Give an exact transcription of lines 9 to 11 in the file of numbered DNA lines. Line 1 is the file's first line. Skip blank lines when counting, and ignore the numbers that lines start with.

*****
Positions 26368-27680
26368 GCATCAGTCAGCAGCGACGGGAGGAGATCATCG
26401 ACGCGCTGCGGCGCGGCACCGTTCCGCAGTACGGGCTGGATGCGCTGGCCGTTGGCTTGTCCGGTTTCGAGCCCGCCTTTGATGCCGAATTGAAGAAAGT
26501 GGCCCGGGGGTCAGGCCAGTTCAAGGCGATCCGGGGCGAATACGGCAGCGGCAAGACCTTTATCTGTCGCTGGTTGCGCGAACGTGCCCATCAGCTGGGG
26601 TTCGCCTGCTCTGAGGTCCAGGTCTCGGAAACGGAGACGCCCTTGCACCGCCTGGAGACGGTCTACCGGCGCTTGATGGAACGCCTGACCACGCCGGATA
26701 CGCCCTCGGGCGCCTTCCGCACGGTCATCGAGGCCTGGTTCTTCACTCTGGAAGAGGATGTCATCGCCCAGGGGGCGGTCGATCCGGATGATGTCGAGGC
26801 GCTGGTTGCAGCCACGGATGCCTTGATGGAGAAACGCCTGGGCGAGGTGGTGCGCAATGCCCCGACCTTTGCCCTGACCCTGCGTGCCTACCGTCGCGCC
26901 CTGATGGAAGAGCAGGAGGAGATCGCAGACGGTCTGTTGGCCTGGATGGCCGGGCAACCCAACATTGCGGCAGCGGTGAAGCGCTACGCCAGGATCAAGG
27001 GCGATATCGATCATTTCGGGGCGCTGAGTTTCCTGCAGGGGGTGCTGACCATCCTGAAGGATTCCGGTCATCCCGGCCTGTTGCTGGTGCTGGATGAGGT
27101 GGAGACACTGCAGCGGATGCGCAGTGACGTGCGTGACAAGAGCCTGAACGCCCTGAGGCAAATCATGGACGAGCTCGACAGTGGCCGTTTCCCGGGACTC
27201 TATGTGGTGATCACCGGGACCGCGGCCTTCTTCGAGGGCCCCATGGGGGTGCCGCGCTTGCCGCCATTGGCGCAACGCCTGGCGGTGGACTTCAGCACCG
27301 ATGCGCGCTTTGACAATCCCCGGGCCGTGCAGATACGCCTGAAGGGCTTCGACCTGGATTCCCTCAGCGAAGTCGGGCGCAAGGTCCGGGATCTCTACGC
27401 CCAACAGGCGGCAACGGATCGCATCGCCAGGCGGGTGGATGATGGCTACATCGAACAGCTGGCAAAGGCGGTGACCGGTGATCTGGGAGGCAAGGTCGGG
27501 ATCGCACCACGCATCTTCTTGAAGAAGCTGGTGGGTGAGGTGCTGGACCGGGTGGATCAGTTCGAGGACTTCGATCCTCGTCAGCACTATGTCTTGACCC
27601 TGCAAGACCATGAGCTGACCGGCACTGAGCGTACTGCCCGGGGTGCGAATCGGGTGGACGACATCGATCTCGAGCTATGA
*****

27001 GCGATATCGATCATTTCGGGGCGCTGAGTTTCCTGCAGGGGGTGCTGACCATCCTGAAGGATTCCGGTCATCCCGGCCTGTTGCTGGTGCTGGATGAGGT
27101 GGAGACACTGCAGCGGATGCGCAGTGACGTGCGTGACAAGAGCCTGAACGCCCTGAGGCAAATCATGGACGAGCTCGACAGTGGCCGTTTCCCGGGACTC
27201 TATGTGGTGATCACCGGGACCGCGGCCTTCTTCGAGGGCCCCATGGGGGTGCCGCGCTTGCCGCCATTGGCGCAACGCCTGGCGGTGGACTTCAGCACCG